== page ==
HIV coping self-efficacy: A key to understanding stigma and HIV test acceptance among incarcerated men in Jamaica

Katherine Andrinopoulos, Deanna Kerrigan, J. Peter Figueroa, Richard Reese, Jonathan M. Ellen

Research output: Contribution to journalArticle

Abstract

Although prisons have been noted as important venues for HIV testing, few studies have explored the factors within this context that may influence HIV test acceptance. Moreover, there is a dearth of research related to HIV and incarcerated populations in middle and low-income countries, where both the burden of HIV and the number of people incarcerated is higher compared to high-income countries. This study explores the relationship between HIV coping self-efficacy, HIV-related stigma, and HIV test acceptance in the largest prisons in Jamaica. A random sample of inmates (n=298) recruited from an HIV testing demonstration project were asked to complete a cross-sectional quantitative survey. Participants who reported high HIV coping self-efficacy (adjusted odds ratio (AOR) 1.86: 95% confidence interval CI 1.24-2.78, p-value=0.003), some perceived risk of HIV (AOR 2.51: 95% (CI) 1.57-4.01, p-value=0.000), and low HIV testing stigma (AOR 1.71: 95% CI 1.05-2.79, p-value=0.032) were more likely to test for HIV. Correlates of HIV coping self-efficacy included external and internal HIV stigma (AOR 1.28: 95% CI 1.25-1.32, p-value=0.000 and AOR 1.76: 95% CI 1.34-2.30, p-value=0.000, respectively), social support (AOR 2.09: 95% CI 1.19-3.68, p-value=0.010), and HIV knowledge (AOR 2.33: 95% CI 1.04-5.22, p-value=0.040). Policy and programs should focus on the interrelationships of these constructs to increase participation in HIV testing in prison.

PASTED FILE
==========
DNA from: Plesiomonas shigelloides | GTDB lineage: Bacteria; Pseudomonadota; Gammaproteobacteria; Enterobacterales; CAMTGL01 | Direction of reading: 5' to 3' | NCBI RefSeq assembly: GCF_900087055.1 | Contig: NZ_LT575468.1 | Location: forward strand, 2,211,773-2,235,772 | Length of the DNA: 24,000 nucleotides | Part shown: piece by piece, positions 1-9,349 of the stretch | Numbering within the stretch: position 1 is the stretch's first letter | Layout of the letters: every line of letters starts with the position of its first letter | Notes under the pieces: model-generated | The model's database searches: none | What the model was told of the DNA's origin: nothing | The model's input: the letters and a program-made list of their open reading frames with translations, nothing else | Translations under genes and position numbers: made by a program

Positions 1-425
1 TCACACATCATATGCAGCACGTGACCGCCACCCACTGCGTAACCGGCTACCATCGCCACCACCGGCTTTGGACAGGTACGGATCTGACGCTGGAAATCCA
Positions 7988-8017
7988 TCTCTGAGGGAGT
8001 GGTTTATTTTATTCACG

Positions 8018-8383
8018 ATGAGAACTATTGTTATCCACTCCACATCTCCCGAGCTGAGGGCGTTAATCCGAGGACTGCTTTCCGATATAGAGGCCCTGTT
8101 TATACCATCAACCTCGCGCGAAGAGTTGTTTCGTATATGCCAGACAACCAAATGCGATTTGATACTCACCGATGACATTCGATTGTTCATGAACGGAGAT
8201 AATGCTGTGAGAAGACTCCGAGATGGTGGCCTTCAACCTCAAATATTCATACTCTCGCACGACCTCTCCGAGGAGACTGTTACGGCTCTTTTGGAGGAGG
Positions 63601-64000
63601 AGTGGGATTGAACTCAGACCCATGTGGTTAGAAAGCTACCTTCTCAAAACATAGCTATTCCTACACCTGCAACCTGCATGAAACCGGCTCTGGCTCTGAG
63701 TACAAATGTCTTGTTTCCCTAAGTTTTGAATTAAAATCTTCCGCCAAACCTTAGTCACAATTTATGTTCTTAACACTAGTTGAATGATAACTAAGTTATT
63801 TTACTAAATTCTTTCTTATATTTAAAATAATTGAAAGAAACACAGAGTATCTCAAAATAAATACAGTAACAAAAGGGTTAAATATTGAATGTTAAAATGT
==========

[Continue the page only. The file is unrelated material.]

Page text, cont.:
Original languageEnglish (US)
Pages (from-to)339-347
Number of pages9
JournalAIDS Care - Psychological and Socio-Medical Aspects of AIDS/HIV
Volume22
Issue number3
DOIs
StatePublished - Mar 1 2010

Keywords

  • HIV coping self-efficacy
  • HIV test acceptance
  • Jamaica
  • Prison
  • VCT

ASJC Scopus subject areas

  • Social Psychology
  • Health(social science)
  • Public Health, Environmental and Occupational Health

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